In 2017, the Australian government announced its intention to introduce a new legislation in 2018 requiring organisations to disclose their exposure to modern slavery risks in their supply chain and operations, as well as their approach to managing those risks.
If passed, Vicinity will be required to comply with this legislation. We remain a strong supporter of the bill, having signed a joint letter indicating our support to the Prime Minister, and are committed to ensuring that we work with our industry and supply chain partners to address modern slavery and leverage our position to influence positive outcomes.
During FY18, Vicinity formed an internal working group comprising representatives from Compliance, Legal, Risk, National Procurement and Sustainability to better understand the implications of the proposed legislation and lead the development of a response plan. The group, as a first priority, identified the need to understand the inherent risk of modern slavery in our supply chain.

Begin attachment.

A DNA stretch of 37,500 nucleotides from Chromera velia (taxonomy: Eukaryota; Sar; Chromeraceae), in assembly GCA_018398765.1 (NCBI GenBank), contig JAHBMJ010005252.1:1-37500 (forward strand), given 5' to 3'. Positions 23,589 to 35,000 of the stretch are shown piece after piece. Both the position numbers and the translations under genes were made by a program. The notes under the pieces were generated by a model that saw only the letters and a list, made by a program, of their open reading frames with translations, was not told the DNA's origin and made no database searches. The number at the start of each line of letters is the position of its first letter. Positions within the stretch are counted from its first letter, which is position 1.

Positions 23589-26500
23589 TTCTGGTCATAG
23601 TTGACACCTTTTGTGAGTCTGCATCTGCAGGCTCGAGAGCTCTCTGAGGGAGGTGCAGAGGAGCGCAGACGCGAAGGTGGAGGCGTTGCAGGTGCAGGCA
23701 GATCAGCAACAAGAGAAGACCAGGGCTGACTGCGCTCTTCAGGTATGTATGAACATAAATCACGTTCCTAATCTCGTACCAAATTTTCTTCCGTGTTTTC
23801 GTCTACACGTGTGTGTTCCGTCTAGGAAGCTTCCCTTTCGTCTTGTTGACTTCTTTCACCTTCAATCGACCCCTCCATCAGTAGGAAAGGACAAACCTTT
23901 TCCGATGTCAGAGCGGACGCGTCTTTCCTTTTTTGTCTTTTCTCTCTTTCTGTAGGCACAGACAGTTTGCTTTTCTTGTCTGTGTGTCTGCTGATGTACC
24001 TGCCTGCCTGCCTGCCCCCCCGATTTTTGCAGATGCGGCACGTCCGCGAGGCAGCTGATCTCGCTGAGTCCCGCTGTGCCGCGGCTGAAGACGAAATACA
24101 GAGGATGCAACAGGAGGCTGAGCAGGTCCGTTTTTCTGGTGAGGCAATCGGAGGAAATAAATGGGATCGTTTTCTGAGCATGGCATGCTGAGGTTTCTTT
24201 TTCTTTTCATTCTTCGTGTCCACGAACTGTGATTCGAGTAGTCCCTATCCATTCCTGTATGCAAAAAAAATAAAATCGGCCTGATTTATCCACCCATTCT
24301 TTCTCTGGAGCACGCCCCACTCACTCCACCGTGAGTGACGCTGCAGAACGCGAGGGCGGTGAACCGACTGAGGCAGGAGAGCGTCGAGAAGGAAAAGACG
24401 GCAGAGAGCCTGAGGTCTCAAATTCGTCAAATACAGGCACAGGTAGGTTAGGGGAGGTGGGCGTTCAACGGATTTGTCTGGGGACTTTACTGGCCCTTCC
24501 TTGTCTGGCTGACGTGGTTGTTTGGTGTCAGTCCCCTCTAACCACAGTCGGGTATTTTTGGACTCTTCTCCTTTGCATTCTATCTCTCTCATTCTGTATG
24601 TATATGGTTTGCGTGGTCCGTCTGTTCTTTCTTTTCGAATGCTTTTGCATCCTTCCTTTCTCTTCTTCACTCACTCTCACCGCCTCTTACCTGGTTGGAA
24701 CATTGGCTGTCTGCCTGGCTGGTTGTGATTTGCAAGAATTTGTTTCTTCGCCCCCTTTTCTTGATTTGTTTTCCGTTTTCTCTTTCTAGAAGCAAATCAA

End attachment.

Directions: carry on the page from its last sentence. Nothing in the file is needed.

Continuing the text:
We conducted a high-level assessment of inherent sustainability risks in our supply chain, including human rights and modern slavery (detailed above). The assessment identified a number priority supplier categories for further investigation as part of our continued future program on addressing modern slavery and broader sustainability risks in our supply chain. These included sourcing of products and services associated with our development projects, as well as security, marketing goods and cleaning categories, which will be key focus for Vicinity moving forward.
Externally, Vicinity has been an active contributor to the Property Council of Australia’s Sustainability Roundtable, which is currently working to develop and implement an industry specific platform for capturing supplier information on modern slavery and broader sustainability practices, to drive efficiencies and ensure a consistent industry-wide approach.